I’ve been thinking about this for quite a while. This may sound a little strange, but
I think there has been a little too much emphasis on the START in recent years.
I know that sounds strange coming from a seed investor, especially since I think almost exclusively about the START and the tactics around setting a company on a fruitful path from the beginning.
The Lean Startup movement has been amazing, and Steve Blank’s work has gone a long way towards helping entrepreneurs rethink the product development process at the early stages. Almost all web entrepreneurs now talk about “Product Market Fit” and building a “Minimum Viable Product” and for the most part, I think it’s very productive. Incubators like Y-Combinator and TechStars show just how much value can be created from very little capital, some good mentorship, and a few months of very hard work.
But I think there isn’t enough discussion about building a long-term, enduring business. I know that most companies probably won’t get there, but as an investor (and more importantly, a beneficiary of innovation), I think that the more entrepreneurs are trying to build lasting companies, the better.
To be clear, I may be speaking a bit out of school since I haven’t built an enduring company myself (yet), but I’ve had the benefit of seeing a few up close. Here are a few things that I’ve observed.
Founders Pursuing Worthy Endeavors
In the success case, startups become enduring companies, and that takes time. We have a finite amount of time in this life, so hopefully our efforts are directed towards worthy endeavors. Hatching a company to tackle a problem may be exciting at first, but are you going to be excited enough to tackle that problem day in day out for 10+ years?
A few weeks ago, I was lucky enough to sit down with Steve Kaufer, the founder and CEO of Tripadvisor. He founded Tripadvisor in 2000, and the company was acquired by IAC in 2004. Earlier this month, it was announced that Expedia was going to spin out Tripadvisor as an independent public company. All the while, Steve has been at the helm, slugging it out day after day, completely in love with the company and its ambitions. I don’t think he’s staying for the money (he’s made plenty), but I think he is staying because he believes he is pursuing a worthy endeavor. I found it inspiring – how many entrepreneurs stick with their companies after it has been acquired?
I kind of like they way Mike Maples put it when he talks about passing on companies started by terrific entrepreneurs because their ideas aren’t “worthy” of him or her. It’s also one of the reasons we like backing entrepreneurs that are motivated by authentic needs and experiences.
By the way, “worthy” doesn’t just mean big. I know lots of people who are pursuing “worthy” endeavors that are small in scope, but deeply transformative within that scope. I also realize that many companies started with ambitious goals and end up going sideways or pursuing something very different. I very much admire the entrepreneurs that grind it out in those scenarios as well.
A Unique Culture and Practices That Reinforce That Culture
I’ve blogged about the importance of culture before, so I won’t rehash it here. But it is remarkable how strong cultures pervade enduring organizations. Also, it’s interesting to see how these cultures are ingrained into specific company practices, which is important as a company scales and the founders are less able to directly propagate a culture over time. Finally, it should be noted that having a strong culture means that it’s not for everyone. If a culture isn’t at least polarizing to some degree, it’s probably not very strong.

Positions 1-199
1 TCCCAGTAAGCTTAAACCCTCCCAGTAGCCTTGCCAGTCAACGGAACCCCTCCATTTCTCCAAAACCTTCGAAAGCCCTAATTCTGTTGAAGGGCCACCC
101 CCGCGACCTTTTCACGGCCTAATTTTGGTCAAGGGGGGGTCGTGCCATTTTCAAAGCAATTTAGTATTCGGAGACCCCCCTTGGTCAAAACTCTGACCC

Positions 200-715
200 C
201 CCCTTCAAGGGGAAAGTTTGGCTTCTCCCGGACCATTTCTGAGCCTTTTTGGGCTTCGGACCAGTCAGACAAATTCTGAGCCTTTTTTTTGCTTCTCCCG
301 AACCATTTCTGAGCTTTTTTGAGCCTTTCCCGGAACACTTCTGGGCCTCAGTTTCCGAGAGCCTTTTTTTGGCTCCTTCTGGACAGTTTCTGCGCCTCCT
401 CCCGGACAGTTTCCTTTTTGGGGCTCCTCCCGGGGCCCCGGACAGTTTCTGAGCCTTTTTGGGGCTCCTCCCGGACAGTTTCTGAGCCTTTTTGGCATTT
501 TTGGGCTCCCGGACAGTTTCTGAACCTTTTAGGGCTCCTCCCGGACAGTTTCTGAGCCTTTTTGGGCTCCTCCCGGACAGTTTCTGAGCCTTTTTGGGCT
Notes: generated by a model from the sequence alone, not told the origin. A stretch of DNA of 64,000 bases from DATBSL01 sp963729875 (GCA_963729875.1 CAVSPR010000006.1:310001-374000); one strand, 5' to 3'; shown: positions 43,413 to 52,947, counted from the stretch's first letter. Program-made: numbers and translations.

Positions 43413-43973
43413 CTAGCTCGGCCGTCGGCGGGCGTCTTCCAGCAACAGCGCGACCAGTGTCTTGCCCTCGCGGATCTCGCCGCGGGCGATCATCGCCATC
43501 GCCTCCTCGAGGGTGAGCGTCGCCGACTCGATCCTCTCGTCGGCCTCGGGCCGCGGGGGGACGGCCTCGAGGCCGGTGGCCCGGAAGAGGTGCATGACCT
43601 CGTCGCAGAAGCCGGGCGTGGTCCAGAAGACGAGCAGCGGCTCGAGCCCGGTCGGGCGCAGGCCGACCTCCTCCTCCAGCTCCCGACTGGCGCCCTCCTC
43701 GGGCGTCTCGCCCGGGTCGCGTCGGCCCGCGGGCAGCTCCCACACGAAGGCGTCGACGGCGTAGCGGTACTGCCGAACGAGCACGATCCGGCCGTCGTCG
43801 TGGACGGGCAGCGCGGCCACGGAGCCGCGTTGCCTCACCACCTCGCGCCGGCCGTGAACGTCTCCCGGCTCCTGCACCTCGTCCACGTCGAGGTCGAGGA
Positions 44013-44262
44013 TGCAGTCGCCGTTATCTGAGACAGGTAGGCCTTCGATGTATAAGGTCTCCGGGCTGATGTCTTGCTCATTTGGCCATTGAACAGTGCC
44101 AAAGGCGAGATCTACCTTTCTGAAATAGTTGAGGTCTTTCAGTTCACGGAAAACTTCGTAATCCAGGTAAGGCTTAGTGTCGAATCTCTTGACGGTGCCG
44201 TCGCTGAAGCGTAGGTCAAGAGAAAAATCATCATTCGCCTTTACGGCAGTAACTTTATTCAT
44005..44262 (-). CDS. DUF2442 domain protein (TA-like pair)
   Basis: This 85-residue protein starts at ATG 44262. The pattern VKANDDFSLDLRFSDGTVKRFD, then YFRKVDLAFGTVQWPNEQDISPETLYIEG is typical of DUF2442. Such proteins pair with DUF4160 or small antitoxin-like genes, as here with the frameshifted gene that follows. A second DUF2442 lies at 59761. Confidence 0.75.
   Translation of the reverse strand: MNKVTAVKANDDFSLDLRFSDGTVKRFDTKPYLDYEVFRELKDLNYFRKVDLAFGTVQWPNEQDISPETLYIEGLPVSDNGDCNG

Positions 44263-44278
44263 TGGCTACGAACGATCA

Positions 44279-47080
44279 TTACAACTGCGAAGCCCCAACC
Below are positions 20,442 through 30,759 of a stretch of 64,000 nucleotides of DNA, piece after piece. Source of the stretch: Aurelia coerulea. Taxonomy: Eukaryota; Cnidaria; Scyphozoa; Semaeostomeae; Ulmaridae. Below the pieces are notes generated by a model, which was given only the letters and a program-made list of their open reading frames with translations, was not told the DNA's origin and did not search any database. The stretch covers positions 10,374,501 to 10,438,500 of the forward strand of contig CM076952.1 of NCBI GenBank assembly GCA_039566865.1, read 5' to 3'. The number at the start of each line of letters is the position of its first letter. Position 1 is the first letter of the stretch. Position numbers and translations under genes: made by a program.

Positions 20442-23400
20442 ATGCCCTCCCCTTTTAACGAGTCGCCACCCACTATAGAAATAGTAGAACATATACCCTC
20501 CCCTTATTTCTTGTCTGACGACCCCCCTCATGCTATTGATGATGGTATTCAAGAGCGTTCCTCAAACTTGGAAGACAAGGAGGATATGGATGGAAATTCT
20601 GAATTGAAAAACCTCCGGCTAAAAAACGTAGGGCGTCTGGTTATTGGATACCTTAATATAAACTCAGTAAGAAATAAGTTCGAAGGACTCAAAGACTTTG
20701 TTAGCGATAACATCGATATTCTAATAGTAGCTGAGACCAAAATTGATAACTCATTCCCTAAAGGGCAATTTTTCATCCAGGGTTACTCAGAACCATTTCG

Rather than say much more, here are some of my favorite examples:
- Kayak’s obsession with accountability and customer service
- Business Principles at Goldman Sachs
- Freedom and Responsibility Culture at NetFlix. Honestly, slide 3 says it best: “Culture: What Gives NextFlix the best chance of continuous success for many generations of technology and people”
An Innovation Machine
Enduring companies obviously evolve beyond one great product to a machine capable to constantly launching many successive products (and a repeatable business model that supports them). This is true in technology, enterprise, consumer products, etc. The challenge is building an innovation machine that is able to balance the needs to enhancing a core product with investment into new product lines or adjacent products (with a coherent strategy around all). Again, I’m not an expert here, but here are a few posts that give a taste of what I’m talking about
- Tom Eisenmann’s excellent compilation on his Platform and Networks blog
- Bill Gurley’s post on Google’s “unbreachable moat” product strategy
A Willingness To Evolve
The beauty of innovation is that the old eventually makes way for the new. It’s great news when you are the new shiny thing, but bad news when you are the big incumbent that is perceived as the “dinosaur”.
Evolution is particularly important in technology where the cycles of change can happen so fast. It takes great leadership to stay out ahead, as the demise of so many acquired companies prove. Pure Digital is a great example of this. It’s remarkable how the company went from a heroic $500M+ outcome to a shuttered business so quickly.
What’s amazing however is the ability for some companies that are perceived as “transitional” technologies to maintain leadership in their industries, and even take the hard steps necessary to evolve as markets change. Again, Netflix is an amazing example of this, as is Amazon. We’ll see if Chegg is able to do the same.
This isn’t meant to be exhaustive and it’s not nearly as actionable as I would like. But hopefully does start a discussion around laying the foundation for enduring, transformative enterprises.